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Homework Help: Northern Component of velocity

  1. Sep 12, 2007 #1
    Components of velocity

    1. The problem statement, all variables and given/known data

    An airplane travels at 146 km=h toward the
    northeast.
    What is the northern component of its ve-
    locity? Answer in units of km=h.

    2. Relevant equations

    asquared + bsquared = csquared

    3. The attempt at a solution

    however i am not sure if u use the pythagorean formula to solve this?
     
    Last edited: Sep 12, 2007
  2. jcsd
  3. Sep 12, 2007 #2
    Yes, you're on the right track. (Assuming by "North East" they mean that 45 degree angle between north and east. That means NorthEast would be the hypotenuse/resultant of a two vectors: 1 north and 1 east of equal magnitudes.)
     
  4. Sep 12, 2007 #3

    berkeman

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    Staff: Mentor

    First, the plane speed is 146 km/h (not km=h).

    Next, you find the components in the north and east directions by multiplying the hypoteneuse by the sine or cosine of the appropriate angles....
     
  5. Sep 12, 2007 #4
    ooo i have to do sin/cosine of the angle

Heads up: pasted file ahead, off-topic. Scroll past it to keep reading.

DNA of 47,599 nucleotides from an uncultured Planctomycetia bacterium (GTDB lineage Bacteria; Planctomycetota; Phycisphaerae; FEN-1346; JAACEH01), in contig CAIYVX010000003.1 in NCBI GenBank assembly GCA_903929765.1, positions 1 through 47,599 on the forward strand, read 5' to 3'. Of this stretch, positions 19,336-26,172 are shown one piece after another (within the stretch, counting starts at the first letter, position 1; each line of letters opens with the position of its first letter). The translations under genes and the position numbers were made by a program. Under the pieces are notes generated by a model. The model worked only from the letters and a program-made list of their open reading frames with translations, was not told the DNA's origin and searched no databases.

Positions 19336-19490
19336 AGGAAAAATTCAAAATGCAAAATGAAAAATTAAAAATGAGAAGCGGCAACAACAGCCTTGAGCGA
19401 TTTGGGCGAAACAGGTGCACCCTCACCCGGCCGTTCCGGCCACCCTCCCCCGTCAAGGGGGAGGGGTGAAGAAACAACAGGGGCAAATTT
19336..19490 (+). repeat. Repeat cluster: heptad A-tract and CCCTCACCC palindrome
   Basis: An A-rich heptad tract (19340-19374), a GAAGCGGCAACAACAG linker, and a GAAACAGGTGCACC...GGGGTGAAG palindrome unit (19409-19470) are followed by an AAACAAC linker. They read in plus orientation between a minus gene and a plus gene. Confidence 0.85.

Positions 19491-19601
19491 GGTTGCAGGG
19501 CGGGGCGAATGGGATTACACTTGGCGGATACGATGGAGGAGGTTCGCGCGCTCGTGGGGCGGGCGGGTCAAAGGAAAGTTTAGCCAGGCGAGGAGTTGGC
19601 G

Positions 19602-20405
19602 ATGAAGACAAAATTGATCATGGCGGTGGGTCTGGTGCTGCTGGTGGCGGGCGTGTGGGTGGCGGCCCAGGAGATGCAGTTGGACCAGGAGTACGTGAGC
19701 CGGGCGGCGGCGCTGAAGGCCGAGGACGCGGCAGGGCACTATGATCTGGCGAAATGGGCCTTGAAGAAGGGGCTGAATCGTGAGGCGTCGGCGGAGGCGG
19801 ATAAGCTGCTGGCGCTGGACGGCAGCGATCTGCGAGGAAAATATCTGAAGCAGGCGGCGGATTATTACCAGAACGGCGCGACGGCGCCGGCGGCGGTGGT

6. Sep 12, 2007 #5
    so to find the horizontal velocity it would be the cos of 45 = vx/ 146? which equals 76.699 km/h

    and to get the vertical it would be sin of 45 = vy/146? which equals 124.231 km/h
     
    Last edited: Sep 12, 2007
  7. Sep 12, 2007 #6

    berkeman

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    Staff: Mentor

    Yes. That's an unusual way to write it, however. More like this (I'll use latex):

    [tex]v_y = 146 km/h * sin(45)[/tex]
     
  8. Sep 12, 2007 #7

    berkeman

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    Staff: Mentor

    Well, except for the math you did. The sin and cos of 45 degrees should be the same....
     
  9. Sep 12, 2007 #8
    ok thanks guys i got it i was doing some bad math... thank you
     
    Last edited: Sep 12, 2007
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